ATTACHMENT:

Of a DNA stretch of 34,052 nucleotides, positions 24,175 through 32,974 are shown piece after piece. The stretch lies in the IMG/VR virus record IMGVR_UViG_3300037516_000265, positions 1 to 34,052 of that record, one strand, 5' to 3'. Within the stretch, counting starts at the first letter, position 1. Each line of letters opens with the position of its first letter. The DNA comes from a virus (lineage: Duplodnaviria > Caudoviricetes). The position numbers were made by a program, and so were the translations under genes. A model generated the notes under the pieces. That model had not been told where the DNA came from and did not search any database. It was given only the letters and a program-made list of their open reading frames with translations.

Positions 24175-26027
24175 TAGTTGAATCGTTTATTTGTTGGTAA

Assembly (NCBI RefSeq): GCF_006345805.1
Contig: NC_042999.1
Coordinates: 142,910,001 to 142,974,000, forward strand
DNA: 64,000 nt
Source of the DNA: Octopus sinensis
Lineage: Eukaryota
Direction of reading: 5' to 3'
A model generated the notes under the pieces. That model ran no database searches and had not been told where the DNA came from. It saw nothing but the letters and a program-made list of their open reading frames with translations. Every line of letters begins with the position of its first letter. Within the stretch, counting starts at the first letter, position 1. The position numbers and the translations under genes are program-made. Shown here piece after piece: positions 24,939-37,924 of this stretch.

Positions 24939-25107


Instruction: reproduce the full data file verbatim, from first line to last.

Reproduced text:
Of a DNA stretch of 34,052 nucleotides, positions 24,175 through 32,974 are shown piece after piece. The stretch lies in the IMG/VR virus record IMGVR_UViG_3300037516_000265, positions 1 to 34,052 of that record, one strand, 5' to 3'. Within the stretch, counting starts at the first letter, position 1. Each line of letters opens with the position of its first letter. The DNA comes from a virus (lineage: Duplodnaviria > Caudoviricetes). The position numbers were made by a program, and so were the translations under genes. A model generated the notes under the pieces. That model had not been told where the DNA came from and did not search any database. It was given only the letters and a program-made list of their open reading frames with translations.

Positions 24175-26027
24175 TAGTTGAATCGTTTATTTGTTGGTAA

Assembly (NCBI RefSeq): GCF_006345805.1
Contig: NC_042999.1
Coordinates: 142,910,001 to 142,974,000, forward strand
DNA: 64,000 nt
Source of the DNA: Octopus sinensis
Lineage: Eukaryota
Direction of reading: 5' to 3'
A model generated the notes under the pieces. That model ran no database searches and had not been told where the DNA came from. It saw nothing but the letters and a program-made list of their open reading frames with translations. Every line of letters begins with the position of its first letter. Within the stretch, counting starts at the first letter, position 1. The position numbers and the translations under genes are program-made. Shown here piece after piece: positions 24,939-37,924 of this stretch.

Positions 24939-25107